I visited a new Washington shop this week, a Temple of Cool so sleek and futuristic it took a few minutes to figure out what — exactly — they do in the shiny, white minimalist space.
Did I accidentally end up at the Genius Bar? Am I at a law firm? Oh, wait. That’s right.
Really, expensive, delicious, ah-mazing coffee: $4 for a highball glass of iced joe gone in four sips.
It’s one of those craft-caffeine palaces that are proliferating throughout Washington. This one is called Blue Bottle Coffee, now in Georgetown but soon opening outposts in other parts of the District.
This is what the nation’s capital is becoming, isn’t it?
Because, to be honest, I can’t afford to drink coffee at a place like this every day. And neither can many city residents who have been here much longer than I have.
Just last week, we heard a report that said Washington is one of the nation’s worst places to try to survive on a six-figure salary. Yup. Make $100,000 and you won’t be living large in the land of million-dollar condos and $14 cocktails.
Places like Blue Bottle — which blossomed in another super-rich city, San Francisco — are the canaries signaling an increasingly gilded age.
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And gentrification circa 2017 in Washington has a distinct bite to it.
Because it’s not just that fancy people have moved in with their fancy things.
Caviar and champagne aren’t displacing the catfish and beer of working-class, old-school Washington. No, the way it happens today is: The existing culture is co-opted and transformed — prettified, up-classed and one-percented — in a sort of feel-good gentrification that makes it inaccessible to the very people who have lived here their whole lives.
It’s a $9 half-smoke with hummus.
A $25 burger with foie gras.
A $4 shot of coffee.
See, we’re not getting rid of your food, we’re just reinventing it.
Washington has become a place where doughnuts, beer, burgers, chicken, coffee — staples of regular people — have been seized, crafted and fancified.
That’s what’s different, interesting and maybe troubling about this wave of gentrification. Don’t look for the Gucci store to see if your neighborhood’s hot. Look for the $25 plate of artisanal grits.
I am totally guilty of coveting twee food.
Ten years ago, I waited 45 minutes at the Blue Bottle coffee cart at a farmers market in San Francisco. My friend who lived there told me about this ah-mazing coffee that I had to try, so I went.
And I butterfingered the latte right after buying it. Splash. The crowd groaned. For a moment, I considered licking the pavement. But the few drops remaining in the cup were enough to tell me it was ah-mazing.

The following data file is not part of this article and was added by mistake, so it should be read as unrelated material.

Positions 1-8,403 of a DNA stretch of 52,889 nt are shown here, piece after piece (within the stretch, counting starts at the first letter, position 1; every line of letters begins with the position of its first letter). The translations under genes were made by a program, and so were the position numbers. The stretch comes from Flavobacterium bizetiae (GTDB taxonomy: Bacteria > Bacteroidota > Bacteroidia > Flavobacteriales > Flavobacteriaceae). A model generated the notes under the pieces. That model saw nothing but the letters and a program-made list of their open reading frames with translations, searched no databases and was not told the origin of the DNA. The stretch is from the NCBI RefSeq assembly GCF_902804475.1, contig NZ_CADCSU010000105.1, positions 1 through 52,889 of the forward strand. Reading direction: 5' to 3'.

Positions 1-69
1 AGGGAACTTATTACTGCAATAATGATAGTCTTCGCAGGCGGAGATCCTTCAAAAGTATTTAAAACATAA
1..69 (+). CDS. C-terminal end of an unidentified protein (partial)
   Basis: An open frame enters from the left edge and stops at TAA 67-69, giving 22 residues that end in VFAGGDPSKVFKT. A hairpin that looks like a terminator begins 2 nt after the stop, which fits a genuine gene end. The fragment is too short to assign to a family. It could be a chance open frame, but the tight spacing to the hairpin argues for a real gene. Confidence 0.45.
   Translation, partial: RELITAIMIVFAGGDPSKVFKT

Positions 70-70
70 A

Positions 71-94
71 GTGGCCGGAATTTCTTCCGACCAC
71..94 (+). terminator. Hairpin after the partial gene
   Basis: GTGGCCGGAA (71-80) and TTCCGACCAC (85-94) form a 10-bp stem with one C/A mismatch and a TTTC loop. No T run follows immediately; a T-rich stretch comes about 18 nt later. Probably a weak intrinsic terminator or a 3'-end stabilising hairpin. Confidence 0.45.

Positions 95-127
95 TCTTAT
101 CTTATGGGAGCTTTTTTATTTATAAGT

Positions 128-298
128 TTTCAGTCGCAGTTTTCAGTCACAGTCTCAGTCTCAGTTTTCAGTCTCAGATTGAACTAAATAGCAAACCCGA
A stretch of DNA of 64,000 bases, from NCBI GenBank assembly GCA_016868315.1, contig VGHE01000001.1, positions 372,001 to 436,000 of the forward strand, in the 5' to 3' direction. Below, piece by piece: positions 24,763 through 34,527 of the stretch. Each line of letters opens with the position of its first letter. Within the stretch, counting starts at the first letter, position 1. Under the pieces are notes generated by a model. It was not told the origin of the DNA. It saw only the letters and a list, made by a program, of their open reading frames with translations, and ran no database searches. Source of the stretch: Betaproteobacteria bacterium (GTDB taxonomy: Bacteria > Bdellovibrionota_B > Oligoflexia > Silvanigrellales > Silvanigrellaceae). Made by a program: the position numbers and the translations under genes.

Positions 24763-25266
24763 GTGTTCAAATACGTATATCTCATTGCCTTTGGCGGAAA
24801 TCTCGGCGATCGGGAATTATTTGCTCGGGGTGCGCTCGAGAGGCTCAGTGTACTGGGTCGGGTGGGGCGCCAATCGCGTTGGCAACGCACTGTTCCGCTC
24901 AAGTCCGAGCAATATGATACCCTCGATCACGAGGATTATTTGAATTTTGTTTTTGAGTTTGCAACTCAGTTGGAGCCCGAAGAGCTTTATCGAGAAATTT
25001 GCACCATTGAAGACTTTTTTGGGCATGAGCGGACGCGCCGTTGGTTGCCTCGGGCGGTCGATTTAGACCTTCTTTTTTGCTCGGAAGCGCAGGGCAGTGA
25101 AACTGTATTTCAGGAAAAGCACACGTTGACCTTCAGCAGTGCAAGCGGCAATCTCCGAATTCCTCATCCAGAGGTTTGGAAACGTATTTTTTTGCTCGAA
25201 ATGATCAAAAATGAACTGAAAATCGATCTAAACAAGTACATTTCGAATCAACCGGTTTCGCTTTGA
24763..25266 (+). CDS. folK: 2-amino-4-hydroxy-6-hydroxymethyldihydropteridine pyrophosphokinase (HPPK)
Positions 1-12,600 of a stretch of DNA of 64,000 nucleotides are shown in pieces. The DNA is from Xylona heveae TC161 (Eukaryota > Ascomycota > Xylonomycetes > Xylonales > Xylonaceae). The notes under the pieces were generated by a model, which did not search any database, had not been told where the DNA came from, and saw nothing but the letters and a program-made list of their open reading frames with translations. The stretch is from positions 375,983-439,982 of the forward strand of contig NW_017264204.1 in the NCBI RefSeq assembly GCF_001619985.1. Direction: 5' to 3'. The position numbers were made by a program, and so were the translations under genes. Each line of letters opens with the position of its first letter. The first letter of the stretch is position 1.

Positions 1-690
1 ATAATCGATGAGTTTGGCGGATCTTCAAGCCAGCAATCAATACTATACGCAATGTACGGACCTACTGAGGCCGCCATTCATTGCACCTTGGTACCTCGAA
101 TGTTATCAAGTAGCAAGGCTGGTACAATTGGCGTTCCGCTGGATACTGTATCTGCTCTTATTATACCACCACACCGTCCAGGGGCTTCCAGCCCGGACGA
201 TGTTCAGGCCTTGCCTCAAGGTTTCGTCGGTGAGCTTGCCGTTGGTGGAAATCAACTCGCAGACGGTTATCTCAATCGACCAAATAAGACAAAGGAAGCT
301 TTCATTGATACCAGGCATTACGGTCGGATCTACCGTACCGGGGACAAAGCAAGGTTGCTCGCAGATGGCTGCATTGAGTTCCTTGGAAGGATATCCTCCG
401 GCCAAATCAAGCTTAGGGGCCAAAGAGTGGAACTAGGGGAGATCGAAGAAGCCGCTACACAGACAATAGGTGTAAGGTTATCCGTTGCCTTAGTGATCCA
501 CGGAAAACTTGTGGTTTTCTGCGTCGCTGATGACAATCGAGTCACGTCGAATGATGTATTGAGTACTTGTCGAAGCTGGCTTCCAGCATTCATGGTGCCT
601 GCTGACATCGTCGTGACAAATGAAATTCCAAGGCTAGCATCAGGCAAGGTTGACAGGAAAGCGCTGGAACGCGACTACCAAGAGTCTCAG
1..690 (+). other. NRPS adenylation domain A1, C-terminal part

So there I was this week, 10 years and two kids later at the Blue Bottle Coffee that isn’t just a cart, it’s a dog-whistle for the city’s uber-affluent. You can even get a tiny button with nothing but the iconic blue bottle on it. Like the congressional lapel pin. You’re in the club.
Blue Bottle originated in a guy’s garage in Oakland. People waited in line down the street to get some. After selling coffee from carts in San Francisco, the company got its first bricks-and-mortar place in the city. A great, American story of entrepreneurship. Totally.
But Blue Bottle’s trajectory also reflected San Francisco’s transformation from an expensive place to live to a totally unaffordable place to live.
And then the coffee company began opening in cities just as exclusive — Los Angeles, New York, Tokyo.
Now D.C. has earned that Platinum City status. We get one, too. Wait, make that three, with two opening soon in the super-trendy Union Market (once known as the decidedly untrendy Florida Market) and the Wharf (the rebranded Maine Avenue Fish Market).
It’s the same formula that brought us Shake Shack and Momofuku, imports from cities that have super-glammed themselves into a stratosphere that few can afford.
[From Chocolate City to Latte City: Being black in the new D.C. ]
The changes in the District aren’t simply about the paling of Chocolate City. The city’s racial makeup has undergone a dramatic change, with African Americans no longer the majority of the population for the first time in decades.
Today’s shift is also about economics. The working class and the middle class — the Dunkin’ Donuts coffee drinkers, the $5 sandwich eaters — are being pushed out by the people who can afford the Temple of Cool.
I’ll be the first one to admit, I was pretty giddy when I heard this fancy coffee place was coming to our city. But when I got there and looked around, it made me uncomfortable — and nostalgic for the way Washington used to be.
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